Roche Diagnostics are a great example of a life science company who has focused on their data governance to maximise the value of their data function. They use a centralised data management system that allows for the secure storage and sharing of data across different departments and locations. The system is encrypted and has advanced access controls to ensure that only authorised individuals can access and manipulate the data. Their data governance teams also work closely with other data experts across the business to ensure that the data is used ethically and responsibly. Their strict policies and procedures ensure the integrity, security, and accessibility of their data.

Encourage a data-driven culture.

It’s reported that only 15% of healthcare organisations worldwide are fully equipped to make quick data-driven decisions. Yet nearly 50% of companies have already invested in big data and more than 70% of those businesses plan to invest again. It is becoming more and more evident that for businesses to remain competitive and progress it essential that they have a data-driven culture.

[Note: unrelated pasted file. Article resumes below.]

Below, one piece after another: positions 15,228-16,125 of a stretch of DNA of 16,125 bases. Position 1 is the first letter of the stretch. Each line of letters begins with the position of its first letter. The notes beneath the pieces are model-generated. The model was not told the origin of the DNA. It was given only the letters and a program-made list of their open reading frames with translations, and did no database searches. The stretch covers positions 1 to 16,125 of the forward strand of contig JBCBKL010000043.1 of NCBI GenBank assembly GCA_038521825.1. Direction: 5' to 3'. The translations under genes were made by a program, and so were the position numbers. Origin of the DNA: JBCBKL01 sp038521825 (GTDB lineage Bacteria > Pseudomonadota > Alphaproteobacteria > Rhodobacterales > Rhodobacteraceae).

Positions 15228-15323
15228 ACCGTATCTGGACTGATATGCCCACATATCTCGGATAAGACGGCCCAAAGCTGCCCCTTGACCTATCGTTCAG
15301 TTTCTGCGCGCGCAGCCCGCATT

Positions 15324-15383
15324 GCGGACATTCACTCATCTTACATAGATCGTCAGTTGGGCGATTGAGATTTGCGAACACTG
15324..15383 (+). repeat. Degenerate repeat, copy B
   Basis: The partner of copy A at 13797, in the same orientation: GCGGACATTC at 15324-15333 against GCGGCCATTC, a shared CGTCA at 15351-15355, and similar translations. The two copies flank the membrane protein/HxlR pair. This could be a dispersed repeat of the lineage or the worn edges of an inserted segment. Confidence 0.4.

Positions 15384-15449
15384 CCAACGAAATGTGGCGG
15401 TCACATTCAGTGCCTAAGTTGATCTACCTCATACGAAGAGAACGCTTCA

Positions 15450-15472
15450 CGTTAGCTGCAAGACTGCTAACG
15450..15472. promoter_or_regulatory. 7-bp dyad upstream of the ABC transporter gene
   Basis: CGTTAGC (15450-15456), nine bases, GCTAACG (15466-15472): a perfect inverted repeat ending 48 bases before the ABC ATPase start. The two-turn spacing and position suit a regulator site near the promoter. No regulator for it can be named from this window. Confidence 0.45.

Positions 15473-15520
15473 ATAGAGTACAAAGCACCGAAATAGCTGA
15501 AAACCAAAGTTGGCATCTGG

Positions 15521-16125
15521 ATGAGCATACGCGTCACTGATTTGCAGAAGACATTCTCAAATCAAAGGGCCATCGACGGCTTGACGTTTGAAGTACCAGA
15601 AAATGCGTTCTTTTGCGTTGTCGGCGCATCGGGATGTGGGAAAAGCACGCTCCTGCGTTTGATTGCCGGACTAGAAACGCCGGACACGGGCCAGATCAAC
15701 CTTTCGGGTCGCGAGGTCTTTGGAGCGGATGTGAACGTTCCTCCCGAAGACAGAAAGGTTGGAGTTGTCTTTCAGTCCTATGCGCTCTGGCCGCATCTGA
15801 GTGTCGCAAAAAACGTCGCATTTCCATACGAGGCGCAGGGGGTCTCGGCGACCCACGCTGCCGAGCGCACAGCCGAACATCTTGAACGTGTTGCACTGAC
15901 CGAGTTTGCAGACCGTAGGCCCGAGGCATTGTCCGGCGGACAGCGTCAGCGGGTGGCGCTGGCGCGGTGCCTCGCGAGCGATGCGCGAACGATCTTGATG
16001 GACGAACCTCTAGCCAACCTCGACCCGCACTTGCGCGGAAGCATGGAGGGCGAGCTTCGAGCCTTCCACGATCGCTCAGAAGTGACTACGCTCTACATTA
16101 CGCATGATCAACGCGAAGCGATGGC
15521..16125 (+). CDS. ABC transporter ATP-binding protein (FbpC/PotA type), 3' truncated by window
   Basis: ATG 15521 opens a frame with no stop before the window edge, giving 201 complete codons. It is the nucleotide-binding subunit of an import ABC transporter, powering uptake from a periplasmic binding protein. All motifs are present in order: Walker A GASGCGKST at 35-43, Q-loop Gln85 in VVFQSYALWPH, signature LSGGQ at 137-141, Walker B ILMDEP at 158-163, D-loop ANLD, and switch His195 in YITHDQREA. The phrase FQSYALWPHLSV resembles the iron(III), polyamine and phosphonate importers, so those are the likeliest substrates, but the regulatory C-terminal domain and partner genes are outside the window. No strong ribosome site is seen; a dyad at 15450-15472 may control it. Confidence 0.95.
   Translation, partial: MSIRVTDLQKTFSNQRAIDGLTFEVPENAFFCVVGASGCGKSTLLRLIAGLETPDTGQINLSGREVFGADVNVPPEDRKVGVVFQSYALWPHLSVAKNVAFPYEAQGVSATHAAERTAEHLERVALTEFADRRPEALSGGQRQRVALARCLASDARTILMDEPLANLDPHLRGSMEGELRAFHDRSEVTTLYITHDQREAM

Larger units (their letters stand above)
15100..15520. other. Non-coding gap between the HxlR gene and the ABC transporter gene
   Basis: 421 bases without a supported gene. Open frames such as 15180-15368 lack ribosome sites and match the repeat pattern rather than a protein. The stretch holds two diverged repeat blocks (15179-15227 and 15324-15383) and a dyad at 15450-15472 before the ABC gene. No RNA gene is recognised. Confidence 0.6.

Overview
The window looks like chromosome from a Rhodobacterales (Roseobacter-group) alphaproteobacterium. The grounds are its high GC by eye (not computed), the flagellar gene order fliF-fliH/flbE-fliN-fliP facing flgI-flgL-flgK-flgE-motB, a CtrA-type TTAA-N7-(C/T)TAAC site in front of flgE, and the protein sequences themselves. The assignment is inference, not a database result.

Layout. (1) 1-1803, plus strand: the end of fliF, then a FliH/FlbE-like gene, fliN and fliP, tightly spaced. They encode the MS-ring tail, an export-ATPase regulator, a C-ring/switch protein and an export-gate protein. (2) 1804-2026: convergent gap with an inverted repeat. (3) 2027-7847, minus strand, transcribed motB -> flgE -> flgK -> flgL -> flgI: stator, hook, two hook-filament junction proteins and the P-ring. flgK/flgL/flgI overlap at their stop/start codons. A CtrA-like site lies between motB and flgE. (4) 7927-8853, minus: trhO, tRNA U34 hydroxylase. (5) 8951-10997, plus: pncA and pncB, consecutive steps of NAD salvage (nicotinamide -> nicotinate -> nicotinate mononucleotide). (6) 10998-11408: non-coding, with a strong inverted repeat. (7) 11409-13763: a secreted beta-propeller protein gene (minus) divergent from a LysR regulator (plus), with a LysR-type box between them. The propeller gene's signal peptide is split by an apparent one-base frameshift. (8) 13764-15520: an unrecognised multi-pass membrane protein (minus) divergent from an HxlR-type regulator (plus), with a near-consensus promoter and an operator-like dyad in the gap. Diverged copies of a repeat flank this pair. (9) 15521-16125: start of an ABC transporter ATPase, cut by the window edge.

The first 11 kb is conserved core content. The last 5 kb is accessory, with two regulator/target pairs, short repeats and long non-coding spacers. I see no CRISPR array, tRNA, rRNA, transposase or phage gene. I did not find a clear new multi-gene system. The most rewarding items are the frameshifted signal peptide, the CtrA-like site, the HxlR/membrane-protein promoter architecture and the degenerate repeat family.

In the life science industry, data plays a crucial role in everything from R&D, to clinical trials, to regulatory compliance. By having a strong data function in place, leaders can gain valuable insights into their operations and processes, which can help them identify areas for improvement and drive innovation. Additionally, by using data to inform decision-making, you can ensure that your company is operating in a compliant and cost-effective manner. By creating a culture that values data and encourages its use, you’ll be able to foster a more productive and efficient workforce – even beyond your data function.